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Deteriorating condition of building forces church to close

Last updated: June 29. 2014 11:31PM - 3082 Views
By Jon O’Connell joconnell@civitasmedia.com



More than 400 current and past parishioners packed the East End, Wilkes-Barre, church for the final Mass Sunday.
More than 400 current and past parishioners packed the East End, Wilkes-Barre, church for the final Mass Sunday.
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WILKES-BARRE — For one final and tearful time, Rita Kovalski knelt at the altar of Holy Saviour Church.


And she may have been the last one to ever pray beneath the sweeping arches. Holy Saviour locked its doors for the last time Sunday. The church is closing mostly due to much-needed renovations that exceed the resources.


“It was a great place,” Rev. Kenneth Seegar, pastor of St. Andre Bessette Parish, said during his homily Sunday. “But as you can see, it has reached the end of its usefulness.”


Kovalski grew up in the church; she was baptized there; received First Holy Communion; she married her husband, Butch, in front of the spacious altar.


Kovalski remembered her childhood days when she knelt at the same altar, in the same spot, with her mother.


“We did this every single Sunday in this church,” Kovalski said.


After the couple moved to Mountain Top years ago, they had stopped attending Holy Saviour. Like many others in the crowded sanctuary, they returned for the church’s final mass.


“I just had to pray there one more time,” Kovalski said.


During the last five years or so, parishes around the country have faced consolidation, and Holy Saviour, along Hillard Street in Wilkes-Barre’s East End, was no exception.


In 2011, Sacred Heart of Jesus, St. Stanislaus Kostka and Holy Saviour were consolidated into one: St. Andre Bessett Parish. At that time, church leaders aspired to keep the old Holy Saviour building as a secondary worship site.


A financial review last summer revealed the church could not afford to rehabilitate the decaying building, and it must be closed.


It’s important to know the church isn’t closing, just the building, Seegar said.


Accommodations have been made for the combined congregations to gather in St. Stanislaus Kostka along North Main Street, now the only worship site for St. Andre’s.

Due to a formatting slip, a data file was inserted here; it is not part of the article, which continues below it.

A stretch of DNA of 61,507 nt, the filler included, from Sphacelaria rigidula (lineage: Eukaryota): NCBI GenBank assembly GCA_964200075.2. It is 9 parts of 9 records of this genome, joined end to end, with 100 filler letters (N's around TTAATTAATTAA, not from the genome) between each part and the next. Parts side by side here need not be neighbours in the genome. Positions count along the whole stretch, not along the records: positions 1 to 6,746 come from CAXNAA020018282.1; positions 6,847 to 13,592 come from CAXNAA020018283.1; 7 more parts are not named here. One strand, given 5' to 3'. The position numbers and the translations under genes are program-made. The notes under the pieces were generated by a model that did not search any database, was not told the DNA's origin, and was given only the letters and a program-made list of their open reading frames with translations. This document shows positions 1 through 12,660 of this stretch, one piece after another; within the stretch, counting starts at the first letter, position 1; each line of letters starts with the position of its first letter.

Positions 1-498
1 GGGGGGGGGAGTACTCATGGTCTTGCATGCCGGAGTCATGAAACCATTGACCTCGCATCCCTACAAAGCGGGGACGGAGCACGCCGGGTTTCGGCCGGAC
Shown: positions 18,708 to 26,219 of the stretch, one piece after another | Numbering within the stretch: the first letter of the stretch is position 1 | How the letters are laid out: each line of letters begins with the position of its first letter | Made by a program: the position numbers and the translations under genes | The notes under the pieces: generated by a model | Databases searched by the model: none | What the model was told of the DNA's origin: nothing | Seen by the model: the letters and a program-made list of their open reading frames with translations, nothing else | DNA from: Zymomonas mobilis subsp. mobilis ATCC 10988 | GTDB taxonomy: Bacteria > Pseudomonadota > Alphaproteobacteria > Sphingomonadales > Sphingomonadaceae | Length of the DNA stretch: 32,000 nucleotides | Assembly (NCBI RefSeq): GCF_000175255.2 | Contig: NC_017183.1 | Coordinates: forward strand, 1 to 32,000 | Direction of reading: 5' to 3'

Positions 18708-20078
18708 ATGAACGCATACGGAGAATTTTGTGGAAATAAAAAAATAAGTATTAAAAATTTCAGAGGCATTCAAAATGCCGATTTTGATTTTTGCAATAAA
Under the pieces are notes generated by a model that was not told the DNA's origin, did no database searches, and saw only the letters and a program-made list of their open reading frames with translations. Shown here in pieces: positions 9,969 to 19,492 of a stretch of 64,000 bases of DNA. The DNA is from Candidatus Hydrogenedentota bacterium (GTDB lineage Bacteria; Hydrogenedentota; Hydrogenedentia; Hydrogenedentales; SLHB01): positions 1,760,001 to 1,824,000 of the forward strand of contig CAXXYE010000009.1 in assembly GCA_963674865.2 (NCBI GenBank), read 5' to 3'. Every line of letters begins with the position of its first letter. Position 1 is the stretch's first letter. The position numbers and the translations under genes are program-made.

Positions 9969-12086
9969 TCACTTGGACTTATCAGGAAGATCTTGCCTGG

Kovalski was concerned some of Holy Saviour’s older parishioners, those who live in the nearby high rises, would not wish to travel too far to get to church.


However, Seegar said Luzerne County Transportation Authority is cooperating to help church members get to St. Stan’s for the 4 p.m. Saturday Mass.


The parish’s social justice committee is working to provide assistance for those who cannot pay for the ride, Seegar said.


Those looking to check ride availability should call the transportation authority.


A century in the city


Holy Saviour Church was founded more than a century ago in 1895 as a predominantly Irish church led by the passionate Rev. John J. Curran, a prominent mine workers union advocate and organizer at the time.


“They called him the ‘Labor Priest,’” John McKeown, known as the church historian, said.


McKeown, 94, has attended Holy Saviour since childhood. He was drafted to the U.S. Army during World War II, but other than his three years spent in the military, he’s attended just about every service, he said.


At one time, the church was a bustling community gathering place, McKeown said.


The spacious meeting hall in the basement was host to stage plays put on by parishioners, and, in its early days, mine workers’ unions held meetings that often summoned renowned labor leader John Mitchell from his Illinois headquarters, McKeown said.


As the years drifted on, McKeown raised his children in the same church where his father raised him; and those of his kids who still live nearby attend Holy Saviour with him to this day.


Such is the case for many parishioners, he said. Most of the members were passed down their parents’ devotion like a family heirloom.


But the number of those who attend regularly is crumbling, much like the once-grand columns that support the sanctuary ceiling.


The near 400 in attendance during Sunday’s final Mass could deceive a newcomer into thinking the church was thriving with members from every generation. Truth is, most were folks whose lives in some way have been affected by Holy Saviour, but had left for some reason or another.


Most of the parishioners are around 65 years old, Seegar said.


Deteriorating church


Outside, the facade on the church’s towering double steeples is missing in spots. Inside, the marble/plaster columns are wrapped in plastic to prevent plaster from falling; a symptom of efforts to better insulate the building back in the 1980s.


Restoring the old church will cost an estimated $2 million, Seegar said, money the parish simply cannot raise. The Diocese of Scranton likely will put up the old building for sale soon.


During his homily, Seegar challenged the church to carry on in sharing God’s light.


“We have to take the values that were instilled into us here out into the world,” Seegar said. “Like (apostles) Peter and Paul, we can continue to proclaim Christ to the end of the world.”


Following a closing prayer, McKeown and his long-time friend, Mary Golden, locked the front doors for the last time while the congregation looked on from back in the sanctuary.


He and Golden, 93, went to East End Elementary School together, and arguably are the church’s oldest members.


After Mass, Golden sat in the meeting hall with her friends nibbling cookies made by the ladies of the church.


Her eyes grew moist. It will be difficult to travel to St. Stan’s for Mass every week, she said.


“I’ll miss it,” Golden said of Holy Saviour. “You just never think it’s going to happen.”


 
 
 
 
 
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